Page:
When AI Errors Are a Data Problem (or How the GIGO Rule Applies to AI)
Regardless of your role or your level of understanding, there is little doubt that AI is a fascinating field. Even when we don't use it properly or when it exhibits problematic behavior (e.g., racial biases), it's still interesting to explore the how's and why's of it. In this article, we'll look at AI's relationship with data, particularly the data we use to train it. I'll avoid any technical jargon so that everyone can get something useful out of this text. So, let's get started, shall we?
First of all, why is data so important, even for something so sophisticated as an AI system? Well, if you think about it, any intelligent decision we make is based on information. The latter usually stems from data. Even if the exact relationship between data and information is opaque, there is no doubt that the two are linked in various ways. In AI, things aren't any different. Just instead of physical neurons, the brains of an AI process data using artificial neurons, which make up an artificial neural network (ANN), in the vast majority of cases. So, it all boils down to what data we use to brew this information that will drive the decisions at hand.
However, data comes in all shapes and forms, while not all data is of the same value (or veracity to be more accurate). Just like some platforms are full of it when it comes to content, while others maintain some standards, the datasets at our disposal are varied. And it's such a dataset that will be used to train an AI system, enabling it to make its decisions, so what dataset we use significantly affects the final result. An efficient AI system (e.g., a state-of-the-art one) will do a great job at processing the data, even cleaning it to some extent. However, it's an AI, not a miracle worker, so if you give it garbage to train with, don't expect unicorns and rainbows at the other end.
All this is reminiscent of an adage in Computer Science called the GIGO rule. This acronym stands for Garbage In Garbage Out and illustrates how if you feed a computer program garbage, it's going to spit out garbage. Take, for example, a spreadsheet. If the data you put in its cells doesn't make any sense (e.g., it's random numbers), the stuff in the pivot tables and other cells, where the results live, is bound to be equally useless. An AI isn't much different, though as a bonus, you get to waste computational resources (e.g., RAM and computer power) if you make such a mistake.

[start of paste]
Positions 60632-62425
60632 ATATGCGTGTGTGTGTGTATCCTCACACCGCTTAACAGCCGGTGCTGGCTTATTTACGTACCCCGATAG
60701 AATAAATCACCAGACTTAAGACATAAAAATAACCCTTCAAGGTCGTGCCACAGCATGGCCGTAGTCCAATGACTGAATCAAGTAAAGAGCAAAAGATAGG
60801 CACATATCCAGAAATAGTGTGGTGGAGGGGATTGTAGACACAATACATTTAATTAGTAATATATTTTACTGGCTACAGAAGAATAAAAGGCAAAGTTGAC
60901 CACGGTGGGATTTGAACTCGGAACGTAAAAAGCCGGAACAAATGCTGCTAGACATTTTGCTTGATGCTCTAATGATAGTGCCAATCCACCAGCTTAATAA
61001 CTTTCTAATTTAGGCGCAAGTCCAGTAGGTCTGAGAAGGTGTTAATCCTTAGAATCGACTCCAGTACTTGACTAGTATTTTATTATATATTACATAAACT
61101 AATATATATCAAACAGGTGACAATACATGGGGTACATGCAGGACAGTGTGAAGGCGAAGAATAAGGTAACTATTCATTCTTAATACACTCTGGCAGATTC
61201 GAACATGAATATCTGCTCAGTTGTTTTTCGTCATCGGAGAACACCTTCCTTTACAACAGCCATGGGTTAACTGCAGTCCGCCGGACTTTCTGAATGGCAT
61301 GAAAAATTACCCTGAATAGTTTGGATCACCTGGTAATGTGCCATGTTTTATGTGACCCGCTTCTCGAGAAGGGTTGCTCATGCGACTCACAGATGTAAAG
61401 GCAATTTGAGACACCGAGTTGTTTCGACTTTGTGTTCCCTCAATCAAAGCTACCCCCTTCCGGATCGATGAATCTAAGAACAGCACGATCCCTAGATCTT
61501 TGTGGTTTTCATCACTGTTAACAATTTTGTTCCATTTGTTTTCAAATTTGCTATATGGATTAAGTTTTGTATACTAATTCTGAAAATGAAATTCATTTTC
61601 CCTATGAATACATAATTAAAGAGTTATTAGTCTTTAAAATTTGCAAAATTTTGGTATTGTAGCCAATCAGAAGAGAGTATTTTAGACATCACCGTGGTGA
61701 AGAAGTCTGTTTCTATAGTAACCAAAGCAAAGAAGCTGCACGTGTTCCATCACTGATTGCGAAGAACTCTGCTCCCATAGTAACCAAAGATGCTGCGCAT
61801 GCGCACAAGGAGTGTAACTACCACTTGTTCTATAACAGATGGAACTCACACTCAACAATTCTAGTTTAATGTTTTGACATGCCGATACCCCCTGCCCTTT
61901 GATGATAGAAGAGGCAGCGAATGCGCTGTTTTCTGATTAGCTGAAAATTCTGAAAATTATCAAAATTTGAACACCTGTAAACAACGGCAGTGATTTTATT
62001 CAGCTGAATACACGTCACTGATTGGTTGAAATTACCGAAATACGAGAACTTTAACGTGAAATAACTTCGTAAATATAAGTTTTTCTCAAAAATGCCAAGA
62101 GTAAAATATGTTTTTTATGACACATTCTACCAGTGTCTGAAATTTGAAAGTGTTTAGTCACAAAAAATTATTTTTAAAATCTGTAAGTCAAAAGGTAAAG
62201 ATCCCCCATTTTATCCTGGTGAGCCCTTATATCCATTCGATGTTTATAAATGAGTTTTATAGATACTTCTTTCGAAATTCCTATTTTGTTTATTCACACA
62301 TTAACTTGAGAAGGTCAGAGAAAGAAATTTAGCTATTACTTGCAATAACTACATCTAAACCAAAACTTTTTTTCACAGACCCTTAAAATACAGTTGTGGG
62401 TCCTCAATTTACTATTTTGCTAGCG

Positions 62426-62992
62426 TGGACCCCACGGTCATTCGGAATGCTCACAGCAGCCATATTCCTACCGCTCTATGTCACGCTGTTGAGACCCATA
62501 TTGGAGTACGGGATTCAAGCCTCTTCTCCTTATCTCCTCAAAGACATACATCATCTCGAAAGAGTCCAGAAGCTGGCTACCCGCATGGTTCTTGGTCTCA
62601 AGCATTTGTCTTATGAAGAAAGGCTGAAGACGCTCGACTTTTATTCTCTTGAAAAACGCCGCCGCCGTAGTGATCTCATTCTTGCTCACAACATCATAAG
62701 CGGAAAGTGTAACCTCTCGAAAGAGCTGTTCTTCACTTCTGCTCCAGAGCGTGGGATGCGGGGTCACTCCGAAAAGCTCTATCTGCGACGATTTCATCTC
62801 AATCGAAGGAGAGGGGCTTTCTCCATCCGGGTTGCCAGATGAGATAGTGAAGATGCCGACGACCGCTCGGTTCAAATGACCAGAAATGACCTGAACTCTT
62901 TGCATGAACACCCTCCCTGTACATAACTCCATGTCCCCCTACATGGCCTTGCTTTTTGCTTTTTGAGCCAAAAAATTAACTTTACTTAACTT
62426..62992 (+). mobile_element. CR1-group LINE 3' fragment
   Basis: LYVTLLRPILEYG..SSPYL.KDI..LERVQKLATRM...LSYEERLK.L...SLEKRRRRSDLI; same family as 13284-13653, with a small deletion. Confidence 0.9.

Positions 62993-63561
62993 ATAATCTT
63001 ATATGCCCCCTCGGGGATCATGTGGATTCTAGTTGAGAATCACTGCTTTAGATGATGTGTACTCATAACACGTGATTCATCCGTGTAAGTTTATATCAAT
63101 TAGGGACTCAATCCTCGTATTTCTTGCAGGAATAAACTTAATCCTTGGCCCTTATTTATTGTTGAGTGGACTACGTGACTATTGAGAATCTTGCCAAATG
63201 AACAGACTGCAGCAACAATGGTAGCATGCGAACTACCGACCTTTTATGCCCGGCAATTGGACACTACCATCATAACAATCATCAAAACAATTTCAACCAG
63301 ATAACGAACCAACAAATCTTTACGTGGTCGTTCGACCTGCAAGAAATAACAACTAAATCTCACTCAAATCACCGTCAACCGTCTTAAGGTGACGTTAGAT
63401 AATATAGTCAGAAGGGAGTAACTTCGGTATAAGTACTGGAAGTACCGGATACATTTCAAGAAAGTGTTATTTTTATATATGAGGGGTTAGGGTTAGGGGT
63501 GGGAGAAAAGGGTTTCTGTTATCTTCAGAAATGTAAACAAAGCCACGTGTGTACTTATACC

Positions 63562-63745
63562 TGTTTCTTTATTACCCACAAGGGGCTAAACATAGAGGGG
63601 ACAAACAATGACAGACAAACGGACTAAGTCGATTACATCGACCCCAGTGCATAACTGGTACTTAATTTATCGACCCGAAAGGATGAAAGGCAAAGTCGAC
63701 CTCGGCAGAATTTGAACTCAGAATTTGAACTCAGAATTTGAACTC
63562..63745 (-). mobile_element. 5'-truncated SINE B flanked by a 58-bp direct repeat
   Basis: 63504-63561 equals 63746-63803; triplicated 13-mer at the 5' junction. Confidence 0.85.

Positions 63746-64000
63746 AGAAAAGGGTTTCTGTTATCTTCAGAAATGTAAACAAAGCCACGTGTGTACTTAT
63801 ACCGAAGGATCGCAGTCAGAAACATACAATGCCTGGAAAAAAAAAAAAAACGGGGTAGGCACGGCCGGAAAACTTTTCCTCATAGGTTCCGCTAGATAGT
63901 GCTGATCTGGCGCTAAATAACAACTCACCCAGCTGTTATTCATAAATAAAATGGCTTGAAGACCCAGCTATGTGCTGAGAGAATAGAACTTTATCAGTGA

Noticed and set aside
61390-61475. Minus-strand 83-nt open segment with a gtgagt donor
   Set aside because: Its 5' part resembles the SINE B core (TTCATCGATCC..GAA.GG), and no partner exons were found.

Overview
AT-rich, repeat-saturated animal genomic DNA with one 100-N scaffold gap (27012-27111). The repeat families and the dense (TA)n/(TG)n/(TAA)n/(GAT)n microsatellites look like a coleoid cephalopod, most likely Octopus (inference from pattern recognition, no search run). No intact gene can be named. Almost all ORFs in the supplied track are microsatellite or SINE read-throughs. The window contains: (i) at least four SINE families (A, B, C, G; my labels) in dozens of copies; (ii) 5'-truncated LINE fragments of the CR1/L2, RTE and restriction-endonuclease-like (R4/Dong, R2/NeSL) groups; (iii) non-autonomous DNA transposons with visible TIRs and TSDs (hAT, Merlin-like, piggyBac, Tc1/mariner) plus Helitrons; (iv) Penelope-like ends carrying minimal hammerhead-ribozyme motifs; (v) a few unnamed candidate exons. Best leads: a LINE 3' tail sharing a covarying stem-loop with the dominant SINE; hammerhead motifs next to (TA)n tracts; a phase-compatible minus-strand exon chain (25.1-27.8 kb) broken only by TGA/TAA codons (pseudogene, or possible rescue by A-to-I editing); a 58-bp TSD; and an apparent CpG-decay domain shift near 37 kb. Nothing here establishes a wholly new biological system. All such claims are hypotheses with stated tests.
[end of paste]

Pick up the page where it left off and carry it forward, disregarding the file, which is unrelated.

When Big Data made its debut, many people wrote about it. One of the key books I read on the topic was one from IBM, which had developed Big Data software at the time and wanted to educate the world of the potential of this new resource. In that book, the authors (who were seasoned professionals at various roles) dedicated several pages on the 4 Vs of big data (you may hear about the 3 Vs or even the 6 Vs of big data in other places). Namely, Volume, Velocity, Variety, and Veracity. The latter is the one that many people forget about, but it's one that's crucial. Because if you have lots and lots of data, some of it moving fast (e.g., a trading data stream), and having various forms (e.g., some of it coming from a database, other parts coming from Twitter, etc.), naturally not all of it will carry a strong enough signal (information). Parts of this amalgamation of data is going to be useless and are better off being jettisoned. What's left would be something that a data scientist would clean, organize, and process, to build a model that will provide some useful insights and (ideally) a service you can use even without that expert being present.
Things haven't changed much since then, though the tools have evolved, with AI being in the limelight. Still, veracity is crucial, which is why we need to be mindful of the quality of the data we use. Otherwise, if an AI makes a blunder, we only need to look at the mirror to find the culprit!
If you are interested in AI and similar topics, feel free to check out my blog. Cheers!
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